Monday, March 19, 2012


After Zelda cleared her desk and dusted the shelves she felt liberated. Old photographs and miscellaneous clutter had been piling up for years. The worst of it, pictures of dead relatives. She had felt obligated to surround herself with family while she wrote stories about them, but now the stories were stored in her computer. Zelda didn’t need the jumble of faces anymore, eyes peering down at her, watching her fingers as she typed. She’d had enough of their stuffy influence over everything she wrote, their collected stares. Now she was free to think on her own and write stories without them.

Next to Zelda’s desk the closet door had been left open. On one shelf a sizable storage box held hundreds more photographs. A lot of the pictures were Ed’s. She wouldn’t touch his, just hers. He’d have to deal with his pictures later. But she didn’t know when that would be because Ed was the clutter-bug in their marriage.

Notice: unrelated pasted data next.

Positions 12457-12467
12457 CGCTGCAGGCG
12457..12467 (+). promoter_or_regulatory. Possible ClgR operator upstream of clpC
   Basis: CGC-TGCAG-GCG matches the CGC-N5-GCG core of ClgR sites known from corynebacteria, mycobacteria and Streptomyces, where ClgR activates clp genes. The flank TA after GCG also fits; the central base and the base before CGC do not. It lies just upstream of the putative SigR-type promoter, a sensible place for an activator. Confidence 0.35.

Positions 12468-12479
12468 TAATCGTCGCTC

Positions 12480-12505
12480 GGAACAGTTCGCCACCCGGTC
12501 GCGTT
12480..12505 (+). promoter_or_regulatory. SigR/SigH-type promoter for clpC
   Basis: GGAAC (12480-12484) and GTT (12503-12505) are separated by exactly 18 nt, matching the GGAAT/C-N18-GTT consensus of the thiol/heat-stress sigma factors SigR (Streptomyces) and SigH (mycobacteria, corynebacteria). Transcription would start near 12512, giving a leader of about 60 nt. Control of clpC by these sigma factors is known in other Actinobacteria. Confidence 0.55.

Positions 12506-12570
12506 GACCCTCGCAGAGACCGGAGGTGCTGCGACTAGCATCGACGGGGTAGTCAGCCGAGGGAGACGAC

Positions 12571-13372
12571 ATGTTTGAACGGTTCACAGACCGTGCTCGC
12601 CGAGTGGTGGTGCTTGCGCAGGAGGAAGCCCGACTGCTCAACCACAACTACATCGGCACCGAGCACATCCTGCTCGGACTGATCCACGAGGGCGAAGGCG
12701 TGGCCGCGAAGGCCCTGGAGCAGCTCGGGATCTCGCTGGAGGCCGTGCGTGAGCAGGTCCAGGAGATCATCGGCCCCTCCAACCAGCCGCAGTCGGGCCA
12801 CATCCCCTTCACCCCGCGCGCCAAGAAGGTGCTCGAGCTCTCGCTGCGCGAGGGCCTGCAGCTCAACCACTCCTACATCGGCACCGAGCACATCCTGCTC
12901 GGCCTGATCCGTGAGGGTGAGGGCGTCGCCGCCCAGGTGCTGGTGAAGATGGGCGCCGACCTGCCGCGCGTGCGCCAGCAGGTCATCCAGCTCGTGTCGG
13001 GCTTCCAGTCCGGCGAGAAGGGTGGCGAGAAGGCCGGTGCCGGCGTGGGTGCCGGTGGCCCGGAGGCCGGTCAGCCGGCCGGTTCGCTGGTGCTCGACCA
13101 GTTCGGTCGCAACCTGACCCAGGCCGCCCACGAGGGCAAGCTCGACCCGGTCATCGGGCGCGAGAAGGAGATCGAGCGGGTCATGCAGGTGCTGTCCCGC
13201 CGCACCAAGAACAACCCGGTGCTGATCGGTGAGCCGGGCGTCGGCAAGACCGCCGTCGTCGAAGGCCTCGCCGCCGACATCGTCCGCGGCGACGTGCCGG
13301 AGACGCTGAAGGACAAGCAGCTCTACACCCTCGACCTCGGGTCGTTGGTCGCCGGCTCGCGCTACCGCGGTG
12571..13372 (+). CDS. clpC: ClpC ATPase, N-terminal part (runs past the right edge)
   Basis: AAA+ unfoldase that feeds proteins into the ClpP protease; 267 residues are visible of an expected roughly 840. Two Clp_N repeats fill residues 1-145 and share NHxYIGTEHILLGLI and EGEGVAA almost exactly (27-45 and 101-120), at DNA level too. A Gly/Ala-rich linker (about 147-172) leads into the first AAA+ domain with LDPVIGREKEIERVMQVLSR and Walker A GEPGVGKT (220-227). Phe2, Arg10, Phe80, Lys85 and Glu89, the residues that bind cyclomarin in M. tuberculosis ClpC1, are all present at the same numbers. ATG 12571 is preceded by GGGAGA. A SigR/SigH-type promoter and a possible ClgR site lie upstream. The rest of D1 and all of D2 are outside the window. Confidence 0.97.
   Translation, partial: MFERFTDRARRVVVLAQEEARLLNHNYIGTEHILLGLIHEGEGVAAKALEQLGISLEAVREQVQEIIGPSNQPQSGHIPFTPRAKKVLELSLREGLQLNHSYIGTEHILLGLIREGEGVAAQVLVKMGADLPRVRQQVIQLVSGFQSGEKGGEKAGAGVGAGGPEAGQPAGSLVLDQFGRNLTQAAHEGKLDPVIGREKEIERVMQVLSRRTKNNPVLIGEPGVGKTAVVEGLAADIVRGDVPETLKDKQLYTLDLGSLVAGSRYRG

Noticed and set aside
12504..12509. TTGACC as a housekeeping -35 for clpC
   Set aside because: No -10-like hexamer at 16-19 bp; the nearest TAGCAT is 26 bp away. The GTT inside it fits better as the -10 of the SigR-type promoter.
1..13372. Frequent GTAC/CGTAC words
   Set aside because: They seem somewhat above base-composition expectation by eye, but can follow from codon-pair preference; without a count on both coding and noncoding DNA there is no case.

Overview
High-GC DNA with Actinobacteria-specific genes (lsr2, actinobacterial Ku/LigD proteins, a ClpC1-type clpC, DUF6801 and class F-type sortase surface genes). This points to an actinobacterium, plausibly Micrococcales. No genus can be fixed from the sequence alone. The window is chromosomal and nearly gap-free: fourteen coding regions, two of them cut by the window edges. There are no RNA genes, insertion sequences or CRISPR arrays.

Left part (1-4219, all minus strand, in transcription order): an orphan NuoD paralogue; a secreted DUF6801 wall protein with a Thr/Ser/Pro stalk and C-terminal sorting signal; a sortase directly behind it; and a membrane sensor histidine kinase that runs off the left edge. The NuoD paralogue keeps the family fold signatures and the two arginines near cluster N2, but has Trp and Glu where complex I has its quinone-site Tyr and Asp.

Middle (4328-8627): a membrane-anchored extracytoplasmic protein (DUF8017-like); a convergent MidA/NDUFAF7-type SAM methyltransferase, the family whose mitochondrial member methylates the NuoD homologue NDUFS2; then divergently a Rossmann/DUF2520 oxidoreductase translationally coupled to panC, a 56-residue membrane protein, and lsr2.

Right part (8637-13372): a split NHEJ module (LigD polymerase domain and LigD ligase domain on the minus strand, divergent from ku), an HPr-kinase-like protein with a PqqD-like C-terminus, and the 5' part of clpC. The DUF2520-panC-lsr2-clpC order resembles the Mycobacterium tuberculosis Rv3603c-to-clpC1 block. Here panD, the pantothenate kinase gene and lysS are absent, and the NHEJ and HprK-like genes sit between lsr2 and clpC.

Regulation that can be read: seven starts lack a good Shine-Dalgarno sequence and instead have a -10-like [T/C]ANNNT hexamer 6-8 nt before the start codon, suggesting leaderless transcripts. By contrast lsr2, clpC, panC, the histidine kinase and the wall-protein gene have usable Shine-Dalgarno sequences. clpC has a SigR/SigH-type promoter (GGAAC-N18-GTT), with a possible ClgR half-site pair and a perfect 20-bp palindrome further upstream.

If Ed weren’t around she’d get rid of everything. Zelda hated clutter. She remembered a time when her office was free of this sentimental nonsense. A time when everything was clean and simple, her mind clear, so she could think.

In the morning Zelda’s house was swarming with police. Neighbors had observed the woman, clad only in a slip, carrying pile after pile of belongings into her front yard.

One bystander reported, “She must have been working all night.” 

Another asked, “Where’s Ed?”

In the institution Zelda’s room was stark white. A bed stood against one wall, a desk and chair against another. On the desk, one lamp, one pad of lined paper, and one pen, her only possessions. Free of clutter. She smiled.

(This story is an experiment in the flash fiction genre. I hope to be adding more stories, related to this one, in the future.)